A group of pregnant women are protesting against proposals to downgrade St Helier Hospital in south London.
Four people have been charged after scaling the gates of Buckingham Palace and chaining themselves to the railings of Buckingham Palace.
Olympic inspectors have given a glowing report on London's preparations - but will the games face further protests?
The Ministry of Justice has responded to the protest by UK Uncut this afternoon, saying cuts are necessary as legal aid is simply 'costing too much'.
"We have one of the best legal professions in the world, but cannot close our eyes to the fact that - at around £2 billion - legal aid is costing too much.
The Government's legal aid reforms will create a sustainable legal aid system that will still be one of the most generous in the world. We want to ensure the limited public funds available are targeted at those cases and people who need it most.
– Ministry of Justice
At a time when major financial challenges are being felt by businesses and households across the country, the legal sector cannot be immune from the Government's commitment to getting better value for every penny of taxpayers' money we spend."
A demonstration organised by anti-cuts group UK Uncut has formed a human road block on The Strand outside the Royal Courts of Justice. The protest is to oppose government cuts to Legal Aid funding.
A Greenpeace activist is in court today over her part in a protest climbing up the side of the shard.
Alison Garrigan will appear at Camberwell Magistrates Court today charged with aggravated trespass.
Five other women who were involved have already accepted police cautions.
Thousands of campaigners marched from St. Thomas' Hospital to Downing Street this lunchtime to put pressure on the Government about changes to hospitals in the capital. Several have been told they will have units closed or downgraded. Glen Goodman joined the marchers.
The UK Uncut protest group said today's protests against the 'bedroom tax' and other benefit cuts had been successfully completed:
Mothers in Haringey protesting against changes to the benefit system told ITV London what affects the reforms will have.
– Frances O'Grady, TUC general secretary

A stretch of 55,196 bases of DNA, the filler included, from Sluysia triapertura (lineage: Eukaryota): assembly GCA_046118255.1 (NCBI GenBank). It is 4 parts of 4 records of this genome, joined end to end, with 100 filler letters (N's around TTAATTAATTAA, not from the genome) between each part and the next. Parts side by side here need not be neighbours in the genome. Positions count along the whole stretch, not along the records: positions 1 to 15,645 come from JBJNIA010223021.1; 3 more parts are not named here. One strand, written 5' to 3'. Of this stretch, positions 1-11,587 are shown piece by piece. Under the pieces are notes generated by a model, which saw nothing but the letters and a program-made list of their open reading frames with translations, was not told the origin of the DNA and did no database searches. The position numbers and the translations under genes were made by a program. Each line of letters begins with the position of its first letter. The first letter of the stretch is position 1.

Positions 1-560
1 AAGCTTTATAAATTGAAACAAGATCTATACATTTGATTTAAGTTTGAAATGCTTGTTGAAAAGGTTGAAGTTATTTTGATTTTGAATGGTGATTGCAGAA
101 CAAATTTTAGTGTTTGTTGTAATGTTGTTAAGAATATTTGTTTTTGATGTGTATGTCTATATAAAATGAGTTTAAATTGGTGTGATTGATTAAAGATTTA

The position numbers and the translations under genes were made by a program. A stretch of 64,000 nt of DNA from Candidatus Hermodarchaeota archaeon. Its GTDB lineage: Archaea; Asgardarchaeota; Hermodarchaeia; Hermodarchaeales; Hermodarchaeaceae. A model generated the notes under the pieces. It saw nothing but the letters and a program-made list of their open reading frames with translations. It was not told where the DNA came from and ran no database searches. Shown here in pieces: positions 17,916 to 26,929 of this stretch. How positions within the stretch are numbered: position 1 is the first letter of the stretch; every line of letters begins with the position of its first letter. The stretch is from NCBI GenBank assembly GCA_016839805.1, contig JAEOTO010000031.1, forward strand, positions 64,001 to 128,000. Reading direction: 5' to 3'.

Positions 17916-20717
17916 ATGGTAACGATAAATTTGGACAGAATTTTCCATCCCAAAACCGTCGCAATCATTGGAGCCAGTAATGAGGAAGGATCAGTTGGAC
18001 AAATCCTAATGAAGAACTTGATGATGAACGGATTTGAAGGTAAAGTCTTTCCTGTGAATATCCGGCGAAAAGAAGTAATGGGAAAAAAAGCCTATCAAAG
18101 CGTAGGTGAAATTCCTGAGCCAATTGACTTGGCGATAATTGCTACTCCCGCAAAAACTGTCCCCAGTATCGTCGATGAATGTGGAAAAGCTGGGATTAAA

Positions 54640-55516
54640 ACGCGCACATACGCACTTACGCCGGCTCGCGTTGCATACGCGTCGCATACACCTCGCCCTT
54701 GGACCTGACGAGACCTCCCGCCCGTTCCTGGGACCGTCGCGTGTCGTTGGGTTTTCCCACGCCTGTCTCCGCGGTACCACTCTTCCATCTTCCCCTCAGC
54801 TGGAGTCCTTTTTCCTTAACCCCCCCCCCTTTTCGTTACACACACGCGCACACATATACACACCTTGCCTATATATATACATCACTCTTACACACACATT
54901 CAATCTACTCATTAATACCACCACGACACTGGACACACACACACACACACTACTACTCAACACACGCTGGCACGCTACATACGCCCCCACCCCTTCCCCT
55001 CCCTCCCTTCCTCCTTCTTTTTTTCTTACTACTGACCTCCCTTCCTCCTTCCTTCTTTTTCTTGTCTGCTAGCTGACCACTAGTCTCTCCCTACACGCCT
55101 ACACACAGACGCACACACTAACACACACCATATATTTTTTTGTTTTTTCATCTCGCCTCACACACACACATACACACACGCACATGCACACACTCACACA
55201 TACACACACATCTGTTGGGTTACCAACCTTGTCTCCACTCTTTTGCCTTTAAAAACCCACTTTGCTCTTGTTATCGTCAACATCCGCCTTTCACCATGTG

Iain Duncan Smith is a serial offender for misusing statistics. He has been wrapped over the knuckles for doing this before and if he needs to cook the books, his arguments must be weak.
The Work and Pensions Secretary was today accused of misrepresenting government statistics in order to claim his cap on benefits was driving people to find work.
The Department for Work and Pensions(DWP) released figures yesterday showing the number of people expected to be hit by the cap had fallen from 56,000 to 40,000. Iain Duncan Smith hailed the figures, saying the cap had provided a "strong incentive" for people to look for jobs.
However, Jonathan Portes, the National Institute of Economic and Social Research and a former chief economist at the DWP, said "there was no evidence at all" that the cap had affected people's behaviour.
Mr Portes told the BBC Radio 4 Today programme: "It may be that the benefit cap has indeed had the effect that Iain Duncan Smith would like it to have.
"That is perfectly possible but without doing the analysis - and it has not been done - you simply cannot say that and you shouldn't say it.
"This is, I am afraid, a consistent pattern of trying to draw out of the statistics things which they simply don't show."
Mothers in Haringey will demonstrate today against government benefit cuts, which they say will hit them the hardest.
The benefits cap is being trialed at four London boroughs from Monday, including Croydon, Enfield and Bromley.